ACUP Wraps Up Successful Conference

Nearly 100 in-plant managers were in attendance at ACUP 2012.

The old and new ACUP board.

Nearly 100 in-plant managers from 70 universities met in Harrisburg, Pa., this week, for the 47th annual Association of College & University Printers (ACUP) conference. The event, attended by IPG, was a great success, giving managers a non-stop opportunity to network, trade stories and share ideas.

After two days of educational sessions, the group traveled to Lewisburg, Pa., on Wednesday to tour Bucknell University’s in-plant and see its Xerox Color 800 press in action. This was followed by a special screening of the documentary Linotype, The Film at The Campus Theatre. The film’s director was on hand afterward to answer questions and share his personal interest in Linotype machines.

This was ACUP’s second conference as a non-profit organization. Coming just three years after the cancellation of its 2009 conference due to slim registration numbers, this week’s event marked an impressive rebound for ACUP. Not only did it attract managers from from 26 states, but attendees hailed from Canada, the United Kingdom, New Zealand and Australia, as well.

The lead speaker on Monday morning was Barb Pellow, Group Director of InfoTrends, who implored in-plants to get more involved with cross-media, as their commercial printer counterparts are doing.

“Personalization isn’t enough any more,” she said. Today’s multi-channel users have shorter attention spans, so your message must engage them. Make print interactive with mobile codes and augmented reality.

Coming all the way from Christchurch, New Zealand, Simon White, Print Shop Manager of Canterbury University, offered a riveting personal account of the devastating earthquake that rocked his city in February. The experience taught him to have an emergency plan in place and make sure staff practices evacuation procedures.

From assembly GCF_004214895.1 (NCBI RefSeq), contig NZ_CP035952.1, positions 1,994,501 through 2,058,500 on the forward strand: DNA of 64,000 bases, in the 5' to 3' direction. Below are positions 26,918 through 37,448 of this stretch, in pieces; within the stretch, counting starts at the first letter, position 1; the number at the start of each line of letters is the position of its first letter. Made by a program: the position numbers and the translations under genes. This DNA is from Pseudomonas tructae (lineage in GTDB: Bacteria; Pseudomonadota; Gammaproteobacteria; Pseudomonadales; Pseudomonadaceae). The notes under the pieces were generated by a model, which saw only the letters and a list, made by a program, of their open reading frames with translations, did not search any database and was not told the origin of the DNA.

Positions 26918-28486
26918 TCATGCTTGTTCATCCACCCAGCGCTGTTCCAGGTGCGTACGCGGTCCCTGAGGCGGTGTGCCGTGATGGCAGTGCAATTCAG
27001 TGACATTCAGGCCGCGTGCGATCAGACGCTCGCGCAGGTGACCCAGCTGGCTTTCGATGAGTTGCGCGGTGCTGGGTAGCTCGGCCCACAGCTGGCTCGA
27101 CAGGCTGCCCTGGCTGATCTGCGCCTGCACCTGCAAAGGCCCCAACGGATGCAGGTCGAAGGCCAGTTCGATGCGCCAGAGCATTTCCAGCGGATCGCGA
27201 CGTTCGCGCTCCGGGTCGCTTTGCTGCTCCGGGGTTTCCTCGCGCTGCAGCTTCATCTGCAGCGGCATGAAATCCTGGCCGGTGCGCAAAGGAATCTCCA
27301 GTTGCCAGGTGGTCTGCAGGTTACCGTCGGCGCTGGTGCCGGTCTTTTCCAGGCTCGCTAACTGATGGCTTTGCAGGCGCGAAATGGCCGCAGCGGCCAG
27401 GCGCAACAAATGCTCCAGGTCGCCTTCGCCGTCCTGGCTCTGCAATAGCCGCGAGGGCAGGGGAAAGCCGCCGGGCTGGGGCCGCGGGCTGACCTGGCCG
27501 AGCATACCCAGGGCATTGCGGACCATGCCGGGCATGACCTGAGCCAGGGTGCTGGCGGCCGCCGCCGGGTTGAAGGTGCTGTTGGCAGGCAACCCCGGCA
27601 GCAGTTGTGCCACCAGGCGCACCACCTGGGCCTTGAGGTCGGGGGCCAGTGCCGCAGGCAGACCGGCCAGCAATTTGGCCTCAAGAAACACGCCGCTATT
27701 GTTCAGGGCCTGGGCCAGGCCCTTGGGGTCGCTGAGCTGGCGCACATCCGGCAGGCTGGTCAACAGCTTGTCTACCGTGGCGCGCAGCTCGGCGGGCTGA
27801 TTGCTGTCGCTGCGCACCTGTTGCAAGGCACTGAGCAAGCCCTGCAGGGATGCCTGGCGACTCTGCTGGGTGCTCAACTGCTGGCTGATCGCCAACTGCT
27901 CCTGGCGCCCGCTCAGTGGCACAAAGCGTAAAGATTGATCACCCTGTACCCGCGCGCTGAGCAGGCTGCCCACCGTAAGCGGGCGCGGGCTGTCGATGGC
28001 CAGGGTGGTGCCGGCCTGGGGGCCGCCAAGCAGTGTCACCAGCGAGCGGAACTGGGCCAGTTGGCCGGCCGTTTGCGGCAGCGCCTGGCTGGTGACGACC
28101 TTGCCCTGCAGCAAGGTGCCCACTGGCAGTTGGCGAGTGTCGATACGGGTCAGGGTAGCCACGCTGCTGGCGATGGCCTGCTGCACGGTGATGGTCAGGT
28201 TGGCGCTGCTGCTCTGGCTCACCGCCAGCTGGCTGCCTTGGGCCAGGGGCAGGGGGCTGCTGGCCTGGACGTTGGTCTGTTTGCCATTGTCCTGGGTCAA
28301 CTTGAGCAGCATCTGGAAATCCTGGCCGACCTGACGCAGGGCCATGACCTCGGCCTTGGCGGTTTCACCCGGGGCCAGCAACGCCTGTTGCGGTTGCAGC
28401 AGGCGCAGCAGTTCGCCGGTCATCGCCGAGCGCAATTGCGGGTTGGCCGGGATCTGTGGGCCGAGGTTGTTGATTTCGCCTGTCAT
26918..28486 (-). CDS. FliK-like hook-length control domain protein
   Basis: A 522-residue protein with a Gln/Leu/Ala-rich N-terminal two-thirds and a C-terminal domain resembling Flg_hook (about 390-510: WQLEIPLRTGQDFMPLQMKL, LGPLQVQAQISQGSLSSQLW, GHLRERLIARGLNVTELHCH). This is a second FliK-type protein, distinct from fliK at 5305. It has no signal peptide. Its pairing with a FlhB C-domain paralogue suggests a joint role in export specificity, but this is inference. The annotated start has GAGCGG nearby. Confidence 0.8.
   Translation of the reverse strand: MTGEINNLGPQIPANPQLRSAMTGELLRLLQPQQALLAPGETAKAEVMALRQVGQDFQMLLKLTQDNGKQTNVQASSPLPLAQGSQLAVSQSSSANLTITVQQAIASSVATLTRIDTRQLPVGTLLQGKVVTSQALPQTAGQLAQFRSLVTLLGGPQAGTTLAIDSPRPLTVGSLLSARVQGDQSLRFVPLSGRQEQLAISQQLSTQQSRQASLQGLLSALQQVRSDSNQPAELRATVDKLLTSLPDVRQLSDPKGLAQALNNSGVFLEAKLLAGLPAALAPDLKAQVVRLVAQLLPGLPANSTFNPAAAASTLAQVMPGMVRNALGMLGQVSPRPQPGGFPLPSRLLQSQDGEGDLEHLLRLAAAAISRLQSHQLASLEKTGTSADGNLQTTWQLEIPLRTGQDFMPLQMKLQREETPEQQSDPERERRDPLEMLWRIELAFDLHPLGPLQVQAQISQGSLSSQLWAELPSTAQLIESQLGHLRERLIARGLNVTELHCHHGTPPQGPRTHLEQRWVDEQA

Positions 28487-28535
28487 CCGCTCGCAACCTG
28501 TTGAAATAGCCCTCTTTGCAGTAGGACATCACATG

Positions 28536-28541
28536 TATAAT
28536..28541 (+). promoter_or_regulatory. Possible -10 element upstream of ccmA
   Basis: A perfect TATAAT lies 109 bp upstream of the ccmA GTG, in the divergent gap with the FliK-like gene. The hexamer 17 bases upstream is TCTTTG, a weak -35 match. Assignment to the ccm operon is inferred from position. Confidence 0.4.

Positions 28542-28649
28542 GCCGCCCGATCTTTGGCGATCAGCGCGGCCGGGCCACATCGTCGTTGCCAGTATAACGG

In a concurrent session, Paul Jones, of Ashland University, moderated a very interactive roundtable discussion on Web-to-print solutions. In-plants discussed the different systems they use and compared notes. Jones said his shop’s Web-to-print system has enabled it to bring in a lot of business from outside the university that it otherwise wouldn’t have gotten.

The second day began with the ACUP member meeting, during which President Richard Griffin officially passed the torch to new President Lisa Hoover, of Bucknell University. New board members Catherine Chambers (Virginia Tech), Steve Amitrano (Burlington County College) and Chuck Brantley (Rhodes State College) were also officially welcomed.

Following the meeting, Mark Fallon of the Berkshire Co., discussed the current state of the USPS and detailed some of its reorganization efforts. He also offered some advice to help printers and mailers work better together. Designers, he said, should complete mail-piece design training. In-plant staff should always consult with the mail center before printing jobs that will be mailed. Staff should also keep current with self mailer requirements for folds and tabs, he added.

Karen Farr, manager of the Unitec Copy Centre, in Auckland, New Zealand, then detailed her in-plant operation and her efforts to increase business both from within the school and from local businesses. She spends a lot of time visiting potential customers and promoting the in-plant’s services, and attends department meetings.

There were several other sessions during the three-day conference, but most attendees would say the best part of ACUP was the networking. It continued right through to the Wednesday evening gala dinner.

Watch for a full story and a video on this site in the days ahead.

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